Five Films Of The Noughties That You Have To See

As far as films are concerned, the last decade might might not be remembered too fondly. Not only did it give rise to the re-birth of 3D, but Hollywood managed to milk dry every fond childhood memory we had. But it wasn't all bad though, as these classics will prove.
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Ohmygod I love Ribena!

1. Sideways – (2004) Alexander Payne. This is Paul Giamatti’s break out role as Miles the jaded teacher failing to cope with rejection as a writer and a split from his wife.  He and old college buddy and sometime successful actor Jack played by Thomas Haden Church are a great double act. It’s funny in parts and horribly depressing in others, particularly when he visits his elderly mother with the sole purpose of stealing  money to spend on their trip. Virginia Madsen looks nothing like her brother Michael you will be pleased to know.

2. Spirited Away – (2001) Hayao Miyazaki.  Legendary Japanese animator Miyazaki says taking a child to the cinema should be a rare treat and when you do it should be a special film. Special this is, it’s almost impossible to synopsise as there are so many themes and all are heavy with Japanese spirituality but it’s stunning both as a piece of art and as a story. I think it shows kids there are great evils in the world but good people will stand up for them if they are in trouble.

3. Dead Man’s Shoes – (2004) Shane Meadows. I don’t know about you but most American horror films are pretty shit.  This doesn’t feel it’s from the same genre but it has all the attributes for a good bum twitcher. Paddy Considine has never been better than in this as Richard the returning soldier.  He oozes malevolence and a painful desire to seek revenge. Only at the end do you feel any sympathy for any of the bad guys, in fact the lines blur significantly during the film. Great support from Toby Kebbell and ex-boxer Gary Stretch. Meadow’s keep’s up his impressive record of raiding Emmerdale Farm for actors, Stuart Wolfenden who played Denis Martin plays one of the junior hoodlums Herbie and who’s demise is probably where we lose sight of right and wrong in the film.

4.Chopper – (2000) – Andrew Dominik. I have gone on record many times stating that comedians make great dramatic actors and this might be a stretch with Eric Bana but he did start his career as a stand up and what a debut this was. Set in the 1980’s Melbourne criminal underworld and Pentridge maximum security prison it’s not a film for the feint hearted. In fact it makes Reservoir Dogs look like The Tweenies. Actually, I’ve seen The Tweenies and Max the folk club paedophile, it’s pretty disturbing. He’s now reformed and has worked to educate the young to avoid prison and he’s also sold half a million books including some for kids would you believe.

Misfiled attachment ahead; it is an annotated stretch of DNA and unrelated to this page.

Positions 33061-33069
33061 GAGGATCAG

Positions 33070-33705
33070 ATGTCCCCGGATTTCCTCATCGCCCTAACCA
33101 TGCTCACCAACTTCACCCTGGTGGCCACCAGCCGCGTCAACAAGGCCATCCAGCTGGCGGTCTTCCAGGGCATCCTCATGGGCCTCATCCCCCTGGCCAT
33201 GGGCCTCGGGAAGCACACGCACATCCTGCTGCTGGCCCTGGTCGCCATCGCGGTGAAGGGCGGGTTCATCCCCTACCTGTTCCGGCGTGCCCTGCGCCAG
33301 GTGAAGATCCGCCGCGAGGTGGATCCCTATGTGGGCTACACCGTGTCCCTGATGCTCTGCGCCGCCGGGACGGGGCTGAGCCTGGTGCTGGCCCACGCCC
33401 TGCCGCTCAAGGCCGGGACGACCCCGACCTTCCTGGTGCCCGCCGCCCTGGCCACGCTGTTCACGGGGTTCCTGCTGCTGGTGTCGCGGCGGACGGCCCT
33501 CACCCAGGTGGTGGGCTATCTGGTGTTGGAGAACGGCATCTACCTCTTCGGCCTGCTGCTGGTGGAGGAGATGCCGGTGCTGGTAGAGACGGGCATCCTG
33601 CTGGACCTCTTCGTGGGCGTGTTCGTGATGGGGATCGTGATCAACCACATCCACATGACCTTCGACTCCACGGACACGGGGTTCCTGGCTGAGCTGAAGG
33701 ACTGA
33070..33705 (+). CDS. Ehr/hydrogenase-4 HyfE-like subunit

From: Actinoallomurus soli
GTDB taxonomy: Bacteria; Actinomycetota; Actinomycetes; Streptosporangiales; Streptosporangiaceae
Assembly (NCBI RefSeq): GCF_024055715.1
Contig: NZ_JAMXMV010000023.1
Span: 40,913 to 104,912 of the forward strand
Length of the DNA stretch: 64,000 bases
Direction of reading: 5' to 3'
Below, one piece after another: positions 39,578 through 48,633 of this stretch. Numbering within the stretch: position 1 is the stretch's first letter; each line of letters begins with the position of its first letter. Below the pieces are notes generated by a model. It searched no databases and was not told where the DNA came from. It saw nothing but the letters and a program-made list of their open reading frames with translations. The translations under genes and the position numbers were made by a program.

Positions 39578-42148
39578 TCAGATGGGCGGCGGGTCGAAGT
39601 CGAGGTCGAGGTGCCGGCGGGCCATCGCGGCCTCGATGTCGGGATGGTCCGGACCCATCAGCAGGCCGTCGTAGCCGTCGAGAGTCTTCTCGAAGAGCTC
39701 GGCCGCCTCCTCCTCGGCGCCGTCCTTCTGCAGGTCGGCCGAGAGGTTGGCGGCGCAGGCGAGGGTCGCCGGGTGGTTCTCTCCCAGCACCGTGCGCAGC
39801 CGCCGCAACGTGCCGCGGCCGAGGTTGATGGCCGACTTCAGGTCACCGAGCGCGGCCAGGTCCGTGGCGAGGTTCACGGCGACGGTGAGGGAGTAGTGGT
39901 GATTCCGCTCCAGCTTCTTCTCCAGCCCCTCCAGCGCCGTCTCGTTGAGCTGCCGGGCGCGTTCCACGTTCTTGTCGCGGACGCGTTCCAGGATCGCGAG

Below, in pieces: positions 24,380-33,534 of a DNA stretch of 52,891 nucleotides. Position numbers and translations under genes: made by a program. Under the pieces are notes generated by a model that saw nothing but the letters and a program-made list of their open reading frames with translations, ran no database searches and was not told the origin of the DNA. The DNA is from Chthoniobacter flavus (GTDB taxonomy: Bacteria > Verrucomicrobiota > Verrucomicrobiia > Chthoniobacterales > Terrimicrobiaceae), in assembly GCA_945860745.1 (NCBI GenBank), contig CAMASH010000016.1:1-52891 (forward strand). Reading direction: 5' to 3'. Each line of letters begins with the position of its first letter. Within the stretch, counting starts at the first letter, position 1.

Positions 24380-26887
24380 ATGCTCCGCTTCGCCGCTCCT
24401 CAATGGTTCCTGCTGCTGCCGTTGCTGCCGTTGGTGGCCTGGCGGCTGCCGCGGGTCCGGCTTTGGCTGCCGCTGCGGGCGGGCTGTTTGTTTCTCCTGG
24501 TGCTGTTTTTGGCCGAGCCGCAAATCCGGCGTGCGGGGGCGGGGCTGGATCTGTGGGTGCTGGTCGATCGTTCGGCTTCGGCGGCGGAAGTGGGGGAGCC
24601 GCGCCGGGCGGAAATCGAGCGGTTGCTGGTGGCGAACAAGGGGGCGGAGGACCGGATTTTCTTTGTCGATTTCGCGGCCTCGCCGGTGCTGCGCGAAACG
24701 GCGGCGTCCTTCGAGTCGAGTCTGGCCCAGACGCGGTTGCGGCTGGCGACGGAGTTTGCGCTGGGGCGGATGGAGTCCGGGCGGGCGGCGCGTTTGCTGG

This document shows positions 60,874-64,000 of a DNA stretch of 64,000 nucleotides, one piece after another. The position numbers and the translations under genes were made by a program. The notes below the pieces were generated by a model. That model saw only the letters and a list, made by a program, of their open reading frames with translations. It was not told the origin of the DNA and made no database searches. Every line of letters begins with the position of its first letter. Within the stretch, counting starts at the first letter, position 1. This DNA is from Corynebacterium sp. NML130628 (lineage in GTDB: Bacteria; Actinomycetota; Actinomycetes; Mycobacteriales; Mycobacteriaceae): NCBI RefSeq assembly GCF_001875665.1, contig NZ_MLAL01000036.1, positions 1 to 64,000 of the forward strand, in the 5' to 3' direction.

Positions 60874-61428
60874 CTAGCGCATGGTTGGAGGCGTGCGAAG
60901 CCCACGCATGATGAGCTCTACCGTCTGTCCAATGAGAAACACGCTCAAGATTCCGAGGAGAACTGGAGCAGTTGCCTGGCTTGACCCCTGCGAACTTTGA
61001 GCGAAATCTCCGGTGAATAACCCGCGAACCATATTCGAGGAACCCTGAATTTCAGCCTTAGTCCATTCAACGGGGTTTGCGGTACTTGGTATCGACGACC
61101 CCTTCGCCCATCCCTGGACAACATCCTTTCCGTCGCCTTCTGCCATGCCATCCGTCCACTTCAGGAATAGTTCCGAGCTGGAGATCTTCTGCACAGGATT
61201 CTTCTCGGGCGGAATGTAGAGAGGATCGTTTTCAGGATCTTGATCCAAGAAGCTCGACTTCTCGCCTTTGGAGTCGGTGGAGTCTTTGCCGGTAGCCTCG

5. Milk (2008) – Gus Van Sant. Further proof that Sean Penn has developed into one of the world’s best screen actors, what he was ever doing hooked up with that manipulative hag Madonna is a mystery to many. You know when you just don’t expect a film to end as it does; well this is one of those. I love the message the film delivers, the fact that so much prejudices had to be overcome to let gays thrive in the Castro District of San Francisco is a truly powerful story. I’m not sure I would have fancied living there then as certain scenes reminded me of when I lived on Battersea Rise around Gay Pride time but hey, what do I know I’m a repressed heterosexual Yorkshireman.

Five more which almost made it:

Watchmen (2009)– Zack Snyder. Best of it’s genre so far and Jackie Earl Haley is great in a well put together cast.

Without a Paddle (2004)–  Steve Brill. Likeable twentysomething romp with Seth Green and Matthew Lilliard.

Where the Wild Things Are (2009) – Spike Jonze. Poetic, moving and thought provoking.

The Bourne Trilogy (2002-12) – Various. Out Bonded Bond forever.  Bond should now be a 60’s period piece if it is to survive.

Oh Brother Where Art Thou (2000) – Joel Coen. Mad as hell film with a psychotic John Goodman and Clooney doing funny.

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